Dealing with Taste Changes During Lung Cancer Treatment

Kylie Buchan RDN, CSO, Savor Health

Taste alterations and aversions can be a common side effect from certain lung cancer chemotherapy drugs. When food does not taste the way you expect it to (or it has a bad taste taste), it can affect your appetite and contribute to weight loss. Luckily, there are tricks you can use to combat taste changes, whether it be lack of taste, metallic taste, or any other type of taste change. In this article, we will review common taste alterations along with some suggested foods to choose to offset those changes.

If food has a metallic taste:

  • Red meat is more likely to cause a metal taste in your mouth over other protein sources. Choose poultry, fish, beans, or tofu for your protein source to prevent the unpleasant flavor.

  • Avoid using metal silverware when eating. The metal touching your mouth can bring out the metallic flavor from your chemotherapy. Instead, use plastic silverware. This doesn’t just apply to silverware. Avoid putting any metal dishware to your mouth, such as cups or mugs; drinking out of glass or hard plastic is a good alternative.

  • Use glass or ceramic dishes and cookware when you can instead of metal. While stainless steel pans are some of the best for cooking, the metal taste can rub off on the food that you are cooking. Since your mouth is extra sensitive during treatment, you are more likely to taste it as opposed to when you were not undergoing treatment.

  • Adding a sweet flavor to your foods may offset the metallic taste as well. Pure maple syrup, honey, jam, or fruit sauces are a few examples of how to naturally sweeten your food.

If food tastes too sweet:

  • Limit your intake of sweet foods. For example, add butter to your oatmeal instead of brown sugar or use peanut butter on your toast instead of jelly.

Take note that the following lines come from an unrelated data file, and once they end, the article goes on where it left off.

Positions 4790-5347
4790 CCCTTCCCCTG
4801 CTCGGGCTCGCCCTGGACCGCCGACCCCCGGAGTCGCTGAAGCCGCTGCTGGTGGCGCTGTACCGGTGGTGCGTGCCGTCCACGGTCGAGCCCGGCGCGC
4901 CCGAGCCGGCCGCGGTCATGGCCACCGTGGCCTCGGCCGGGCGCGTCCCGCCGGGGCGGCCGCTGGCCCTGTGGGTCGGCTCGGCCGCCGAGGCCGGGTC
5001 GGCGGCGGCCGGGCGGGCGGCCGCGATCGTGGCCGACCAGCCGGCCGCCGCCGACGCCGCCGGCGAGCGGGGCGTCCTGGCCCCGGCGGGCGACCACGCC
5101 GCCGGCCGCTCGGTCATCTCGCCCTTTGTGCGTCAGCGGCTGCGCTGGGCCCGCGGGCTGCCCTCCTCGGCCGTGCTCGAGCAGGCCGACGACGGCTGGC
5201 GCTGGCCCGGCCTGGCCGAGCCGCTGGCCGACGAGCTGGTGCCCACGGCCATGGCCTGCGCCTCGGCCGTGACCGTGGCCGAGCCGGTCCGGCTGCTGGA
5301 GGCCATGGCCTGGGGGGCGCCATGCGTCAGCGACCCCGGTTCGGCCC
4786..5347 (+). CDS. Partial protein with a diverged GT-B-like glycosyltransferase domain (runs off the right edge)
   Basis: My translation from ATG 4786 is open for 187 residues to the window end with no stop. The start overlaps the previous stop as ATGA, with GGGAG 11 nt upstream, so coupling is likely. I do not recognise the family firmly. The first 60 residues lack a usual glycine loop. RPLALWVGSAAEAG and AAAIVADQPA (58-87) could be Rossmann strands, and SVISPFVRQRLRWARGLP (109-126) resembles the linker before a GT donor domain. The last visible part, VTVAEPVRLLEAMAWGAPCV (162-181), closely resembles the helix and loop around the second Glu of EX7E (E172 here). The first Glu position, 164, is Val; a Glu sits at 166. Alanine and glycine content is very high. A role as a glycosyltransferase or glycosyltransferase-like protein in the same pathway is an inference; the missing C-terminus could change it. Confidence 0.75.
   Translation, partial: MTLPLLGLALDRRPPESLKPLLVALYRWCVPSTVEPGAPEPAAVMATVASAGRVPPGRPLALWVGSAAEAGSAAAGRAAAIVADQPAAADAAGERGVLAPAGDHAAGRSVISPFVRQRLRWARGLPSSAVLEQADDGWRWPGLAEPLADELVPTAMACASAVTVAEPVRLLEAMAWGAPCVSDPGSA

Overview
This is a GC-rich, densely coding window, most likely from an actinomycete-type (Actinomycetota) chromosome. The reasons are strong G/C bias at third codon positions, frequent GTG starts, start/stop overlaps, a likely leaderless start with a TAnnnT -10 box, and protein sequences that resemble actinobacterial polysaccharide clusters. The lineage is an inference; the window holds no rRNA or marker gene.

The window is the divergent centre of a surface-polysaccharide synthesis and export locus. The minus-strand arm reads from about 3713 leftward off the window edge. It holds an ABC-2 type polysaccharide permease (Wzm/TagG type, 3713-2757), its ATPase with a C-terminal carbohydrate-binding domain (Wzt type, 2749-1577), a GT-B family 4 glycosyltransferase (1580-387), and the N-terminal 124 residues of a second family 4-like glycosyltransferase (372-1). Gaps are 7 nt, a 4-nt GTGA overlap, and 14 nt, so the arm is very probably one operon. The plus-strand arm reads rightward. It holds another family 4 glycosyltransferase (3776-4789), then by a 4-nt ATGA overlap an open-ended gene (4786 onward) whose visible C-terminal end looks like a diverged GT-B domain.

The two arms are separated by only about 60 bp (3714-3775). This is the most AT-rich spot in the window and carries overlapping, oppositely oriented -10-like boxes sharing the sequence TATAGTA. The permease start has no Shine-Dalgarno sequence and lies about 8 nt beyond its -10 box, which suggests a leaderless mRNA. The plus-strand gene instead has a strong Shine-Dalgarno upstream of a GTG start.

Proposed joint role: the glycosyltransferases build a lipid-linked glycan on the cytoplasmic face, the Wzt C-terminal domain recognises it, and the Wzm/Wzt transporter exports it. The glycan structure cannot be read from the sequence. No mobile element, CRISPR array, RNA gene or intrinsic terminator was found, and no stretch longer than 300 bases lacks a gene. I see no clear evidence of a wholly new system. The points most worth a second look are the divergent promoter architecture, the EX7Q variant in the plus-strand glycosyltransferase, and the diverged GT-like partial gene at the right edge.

• Choose salty or non-sweet snacks, such as peanut butter crackers, vegetables with hummus, or a handful of nuts.

If food has a bitter taste:

  • Add a bit of sweetness to your foods to offset the bitter taste. Just like with metallic taste, honey, jam, and fruit may help your meals taste more pleasant.

  • Many times, water is the biggest culprit of bitter taste. Jazz up your water with lemon, lime, and orange slices or drink diluted 100% juice to prevent dehydration.

  • Make note of the foods that are causing your bitter taste and choose an alternative. If chicken seems to have an “off” flavor, eat fish, lean beef, or vegetarian-based dishes until your taste has returned to normal.

If food has no taste:

  • When food has no flavor, adding sauces, dressings, and condiments onto your foods can boost the flavor. Barbecue sauce, mustard, salad dressing, and soy sauce are examples of ways to add flavor.

  • Add spicy foods if you do not have mouth sores. Salsa, peppers, and buffalo sauce may help enhance the taste of the foods you are eating.

  • Suck on lemon drops or other tart candies before your meals. This trick may perk up the flavor you get from your foods.

  • Add a healthy fat to your meals to enhance the flavor. Avocado, nuts, olives, and olive oil are good examples of foods you can add onto many different types of meals to boost the flavor.

 

General Recommendations:

  • Stay hydrated. When you are dehydrated, you are more likely to get taste changes. Aim to drink at least 8 cups daily (or more) if you have been experiencing taste aversions.

  • Practice good dental hygiene and visit your dentist if you are experiencing any problems.
     

The good news is that there are helpful strategies to manage taste changes during lung cancer treatment.  If the above suggestions do not help for you or your loved one, be sure to follow up with your healthcare team and registered dietitian for further guidance and support.

 

Related Reading:

Lung Cancer and Nutrition Q&A

What are some healthy snack ideas for lung cancer patients?

How to Hydrate: Healthy Drink Choices for Lung Cancer Patients


Savor Health is a provider of personalized nutrition solutions designed exclusively for cancer patients based on evidence-based science and clinical best practices and provided by a team of oncology-credentialed registered dietitians.Savor Health

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Blog category: 
Nutrition

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